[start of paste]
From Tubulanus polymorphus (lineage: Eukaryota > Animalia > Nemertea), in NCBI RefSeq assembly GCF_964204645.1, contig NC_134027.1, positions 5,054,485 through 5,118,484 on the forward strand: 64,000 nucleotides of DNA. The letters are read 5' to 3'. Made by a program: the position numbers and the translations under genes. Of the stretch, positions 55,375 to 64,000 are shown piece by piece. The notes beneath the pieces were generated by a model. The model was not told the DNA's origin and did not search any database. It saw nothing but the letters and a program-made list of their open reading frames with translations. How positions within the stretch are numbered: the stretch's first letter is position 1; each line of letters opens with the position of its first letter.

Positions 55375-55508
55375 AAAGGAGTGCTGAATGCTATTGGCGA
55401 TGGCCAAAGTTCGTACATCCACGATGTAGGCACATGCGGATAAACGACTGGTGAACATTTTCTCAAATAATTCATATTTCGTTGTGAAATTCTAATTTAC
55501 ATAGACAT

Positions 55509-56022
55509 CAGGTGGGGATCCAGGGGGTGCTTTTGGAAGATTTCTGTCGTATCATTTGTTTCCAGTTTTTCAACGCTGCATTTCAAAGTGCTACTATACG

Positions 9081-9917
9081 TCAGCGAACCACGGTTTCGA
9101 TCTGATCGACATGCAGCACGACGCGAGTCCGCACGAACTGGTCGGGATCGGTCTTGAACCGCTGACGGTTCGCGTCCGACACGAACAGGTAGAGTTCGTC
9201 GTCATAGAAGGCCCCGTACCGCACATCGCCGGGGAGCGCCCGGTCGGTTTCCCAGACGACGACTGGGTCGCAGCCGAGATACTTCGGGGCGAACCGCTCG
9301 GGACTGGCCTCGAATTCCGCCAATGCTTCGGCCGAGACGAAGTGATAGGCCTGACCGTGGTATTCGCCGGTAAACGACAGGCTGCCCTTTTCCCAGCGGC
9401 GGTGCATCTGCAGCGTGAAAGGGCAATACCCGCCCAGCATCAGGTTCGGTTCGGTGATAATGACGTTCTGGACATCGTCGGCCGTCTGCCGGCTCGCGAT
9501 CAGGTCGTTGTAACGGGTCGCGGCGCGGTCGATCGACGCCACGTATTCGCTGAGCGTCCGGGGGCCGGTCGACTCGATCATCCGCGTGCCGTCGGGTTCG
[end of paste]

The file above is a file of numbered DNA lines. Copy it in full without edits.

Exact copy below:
From Tubulanus polymorphus (lineage: Eukaryota > Animalia > Nemertea), in NCBI RefSeq assembly GCF_964204645.1, contig NC_134027.1, positions 5,054,485 through 5,118,484 on the forward strand: 64,000 nucleotides of DNA. The letters are read 5' to 3'. Made by a program: the position numbers and the translations under genes. Of the stretch, positions 55,375 to 64,000 are shown piece by piece. The notes beneath the pieces were generated by a model. The model was not told the DNA's origin and did not search any database. It saw nothing but the letters and a program-made list of their open reading frames with translations. How positions within the stretch are numbered: the stretch's first letter is position 1; each line of letters opens with the position of its first letter.

Positions 55375-55508
55375 AAAGGAGTGCTGAATGCTATTGGCGA
55401 TGGCCAAAGTTCGTACATCCACGATGTAGGCACATGCGGATAAACGACTGGTGAACATTTTCTCAAATAATTCATATTTCGTTGTGAAATTCTAATTTAC
55501 ATAGACAT

Positions 55509-56022
55509 CAGGTGGGGATCCAGGGGGTGCTTTTGGAAGATTTCTGTCGTATCATTTGTTTCCAGTTTTTCAACGCTGCATTTCAAAGTGCTACTATACG

Positions 9081-9917
9081 TCAGCGAACCACGGTTTCGA
9101 TCTGATCGACATGCAGCACGACGCGAGTCCGCACGAACTGGTCGGGATCGGTCTTGAACCGCTGACGGTTCGCGTCCGACACGAACAGGTAGAGTTCGTC
9201 GTCATAGAAGGCCCCGTACCGCACATCGCCGGGGAGCGCCCGGTCGGTTTCCCAGACGACGACTGGGTCGCAGCCGAGATACTTCGGGGCGAACCGCTCG
9301 GGACTGGCCTCGAATTCCGCCAATGCTTCGGCCGAGACGAAGTGATAGGCCTGACCGTGGTATTCGCCGGTAAACGACAGGCTGCCCTTTTCCCAGCGGC
9401 GGTGCATCTGCAGCGTGAAAGGGCAATACCCGCCCAGCATCAGGTTCGGTTCGGTGATAATGACGTTCTGGACATCGTCGGCCGTCTGCCGGCTCGCGAT
9501 CAGGTCGTTGTAACGGGTCGCGGCGCGGTCGATCGACGCCACGTATTCGCTGAGCGTCCGGGGGCCGGTCGACTCGATCATCCGCGTGCCGTCGGGTTCG